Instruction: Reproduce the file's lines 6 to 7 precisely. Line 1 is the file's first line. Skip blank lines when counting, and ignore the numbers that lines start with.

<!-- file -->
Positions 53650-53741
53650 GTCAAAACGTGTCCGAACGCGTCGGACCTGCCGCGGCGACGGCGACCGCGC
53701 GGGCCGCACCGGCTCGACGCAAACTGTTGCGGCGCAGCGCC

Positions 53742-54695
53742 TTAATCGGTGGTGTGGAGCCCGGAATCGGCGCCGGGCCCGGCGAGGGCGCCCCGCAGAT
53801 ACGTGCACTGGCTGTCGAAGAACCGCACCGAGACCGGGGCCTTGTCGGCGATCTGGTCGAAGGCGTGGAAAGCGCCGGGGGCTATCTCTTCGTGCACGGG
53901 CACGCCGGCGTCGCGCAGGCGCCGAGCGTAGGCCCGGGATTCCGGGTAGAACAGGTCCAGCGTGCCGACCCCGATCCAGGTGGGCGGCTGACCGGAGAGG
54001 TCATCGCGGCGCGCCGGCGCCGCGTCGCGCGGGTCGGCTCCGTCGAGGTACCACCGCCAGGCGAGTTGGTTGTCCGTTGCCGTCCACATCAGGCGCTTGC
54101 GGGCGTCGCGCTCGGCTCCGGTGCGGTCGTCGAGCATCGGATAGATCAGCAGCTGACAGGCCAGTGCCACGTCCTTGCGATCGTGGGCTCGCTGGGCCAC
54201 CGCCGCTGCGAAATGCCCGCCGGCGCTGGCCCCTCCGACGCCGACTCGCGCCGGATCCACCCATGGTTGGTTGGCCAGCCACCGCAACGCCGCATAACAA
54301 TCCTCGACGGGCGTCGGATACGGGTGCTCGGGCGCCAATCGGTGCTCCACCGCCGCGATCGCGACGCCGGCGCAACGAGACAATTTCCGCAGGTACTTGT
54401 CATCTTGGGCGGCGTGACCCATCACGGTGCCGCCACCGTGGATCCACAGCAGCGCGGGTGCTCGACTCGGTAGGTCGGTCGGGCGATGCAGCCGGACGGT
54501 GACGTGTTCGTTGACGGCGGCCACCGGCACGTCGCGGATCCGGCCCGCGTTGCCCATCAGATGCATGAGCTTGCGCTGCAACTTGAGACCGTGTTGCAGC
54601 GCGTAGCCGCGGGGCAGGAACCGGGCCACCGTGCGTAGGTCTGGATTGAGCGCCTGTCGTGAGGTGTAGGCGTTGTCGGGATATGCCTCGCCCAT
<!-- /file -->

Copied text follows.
53801 ACGTGCACTGGCTGTCGAAGAACCGCACCGAGACCGGGGCCTTGTCGGCGATCTGGTCGAAGGCGTGGAAAGCGCCGGGGGCTATCTCTTCGTGCACGGG
53901 CACGCCGGCGTCGCGCAGGCGCCGAGCGTAGGCCCGGGATTCCGGGTAGAACAGGTCCAGCGTGCCGACCCCGATCCAGGTGGGCGGCTGACCGGAGAGG